Affordable housing is key to the stability of our residents and communities, and is linked to better outcomes across a wide range of important issues facing Philadelphians including healthcare, education, and economic development. City government has an obligation to uphold safe and sanitary housing standards for Philadelphians from all walks of life. From lobbying for increased Federal and state funding to incentivizing affordable housing development and preservation, City Council can wield a great deal of power in establishing a robust housing market with a range of affordable choices for households of any income. As one of America’s big cities, Philadelphia faces many of the same opportunities as its peer cities experiencing explosive growth in the housing market. However, our aging housing stock and long-standing high poverty rate, along with historical inequities produced by redlining, Federally-subsidized suburbanization, and the subprime mortgage crisis, create several unique challenges for the city’s most vulnerable populations. Despite an overall growth in new housing units, Philadelphia has lost 13,000 low-cost units (with monthly rent below $800) between 2008 and 2016.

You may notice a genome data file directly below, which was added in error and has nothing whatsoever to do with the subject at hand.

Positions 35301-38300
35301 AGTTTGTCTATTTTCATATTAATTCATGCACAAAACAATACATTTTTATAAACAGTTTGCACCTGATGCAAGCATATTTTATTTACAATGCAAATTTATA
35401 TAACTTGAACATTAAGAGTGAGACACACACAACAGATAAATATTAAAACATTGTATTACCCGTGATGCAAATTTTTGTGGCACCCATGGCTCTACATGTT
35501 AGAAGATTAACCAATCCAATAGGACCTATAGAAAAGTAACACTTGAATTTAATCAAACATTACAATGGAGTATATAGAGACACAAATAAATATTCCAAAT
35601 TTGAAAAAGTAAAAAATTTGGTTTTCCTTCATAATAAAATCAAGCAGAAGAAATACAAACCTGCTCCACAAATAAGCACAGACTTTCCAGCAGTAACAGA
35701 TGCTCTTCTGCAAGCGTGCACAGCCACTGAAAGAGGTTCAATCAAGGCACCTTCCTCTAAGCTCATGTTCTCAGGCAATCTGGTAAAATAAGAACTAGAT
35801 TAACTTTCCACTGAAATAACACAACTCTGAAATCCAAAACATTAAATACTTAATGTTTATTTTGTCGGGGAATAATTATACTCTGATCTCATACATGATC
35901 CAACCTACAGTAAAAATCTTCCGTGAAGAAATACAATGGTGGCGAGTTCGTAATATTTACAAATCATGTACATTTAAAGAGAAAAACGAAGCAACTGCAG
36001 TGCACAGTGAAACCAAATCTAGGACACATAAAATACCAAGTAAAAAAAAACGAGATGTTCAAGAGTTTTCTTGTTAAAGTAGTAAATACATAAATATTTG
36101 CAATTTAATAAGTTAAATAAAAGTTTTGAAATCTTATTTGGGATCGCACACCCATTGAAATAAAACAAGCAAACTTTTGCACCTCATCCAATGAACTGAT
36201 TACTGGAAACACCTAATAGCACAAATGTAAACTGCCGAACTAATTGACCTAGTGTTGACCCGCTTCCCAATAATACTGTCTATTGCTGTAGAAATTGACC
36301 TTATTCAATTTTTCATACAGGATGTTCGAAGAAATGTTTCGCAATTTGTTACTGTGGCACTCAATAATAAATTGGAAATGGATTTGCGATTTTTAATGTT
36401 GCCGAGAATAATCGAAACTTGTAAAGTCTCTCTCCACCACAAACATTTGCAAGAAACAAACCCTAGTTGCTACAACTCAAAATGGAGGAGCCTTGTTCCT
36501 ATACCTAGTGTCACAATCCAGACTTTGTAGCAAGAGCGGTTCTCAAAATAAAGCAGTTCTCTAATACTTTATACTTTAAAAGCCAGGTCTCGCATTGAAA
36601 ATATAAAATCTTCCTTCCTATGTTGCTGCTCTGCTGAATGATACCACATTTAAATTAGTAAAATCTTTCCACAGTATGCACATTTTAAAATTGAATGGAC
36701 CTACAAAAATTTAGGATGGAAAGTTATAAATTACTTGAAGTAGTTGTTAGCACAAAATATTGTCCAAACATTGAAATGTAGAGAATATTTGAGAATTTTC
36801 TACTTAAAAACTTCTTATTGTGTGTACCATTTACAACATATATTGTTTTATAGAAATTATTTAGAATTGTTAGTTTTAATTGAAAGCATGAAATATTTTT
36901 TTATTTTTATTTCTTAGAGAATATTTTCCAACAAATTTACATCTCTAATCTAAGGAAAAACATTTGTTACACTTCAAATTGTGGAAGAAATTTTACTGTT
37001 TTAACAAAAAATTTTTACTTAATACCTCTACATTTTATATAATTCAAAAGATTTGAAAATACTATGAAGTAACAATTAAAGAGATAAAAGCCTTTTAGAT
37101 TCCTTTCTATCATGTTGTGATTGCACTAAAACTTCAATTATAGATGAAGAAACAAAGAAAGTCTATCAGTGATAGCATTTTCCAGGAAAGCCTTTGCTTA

● Expand funding for Philadelphia’s Housing Trust Fund, a flexible program that supports a variety of activities that preserve and create new affordable housing opportunities including unit development, financial counseling, and services for those experiencing homelessness.
● Continue to reform our zoning code to promote affordability through density requirements and inclusionary zoning practices (e.g. “tiny” homes, single-room-occupancy units, “in-law flats”, etc.)
● Incentivize new and innovative means of construction - projects that bring jobs to the city, help grow our communities responsibly, and result in increasing pipelines to property ownership, lowering rates of homelessness, and builds wealth for more of our people who live here.
● Work with our state and federal delegations to advocate for increased funding for affordable housing preservation and construction, including increased funding for the Pennsylvania Housing Affordability and Rehabilitation Enhancement (PHARE) - the state housing trust fund - and a State Housing Tax Credit.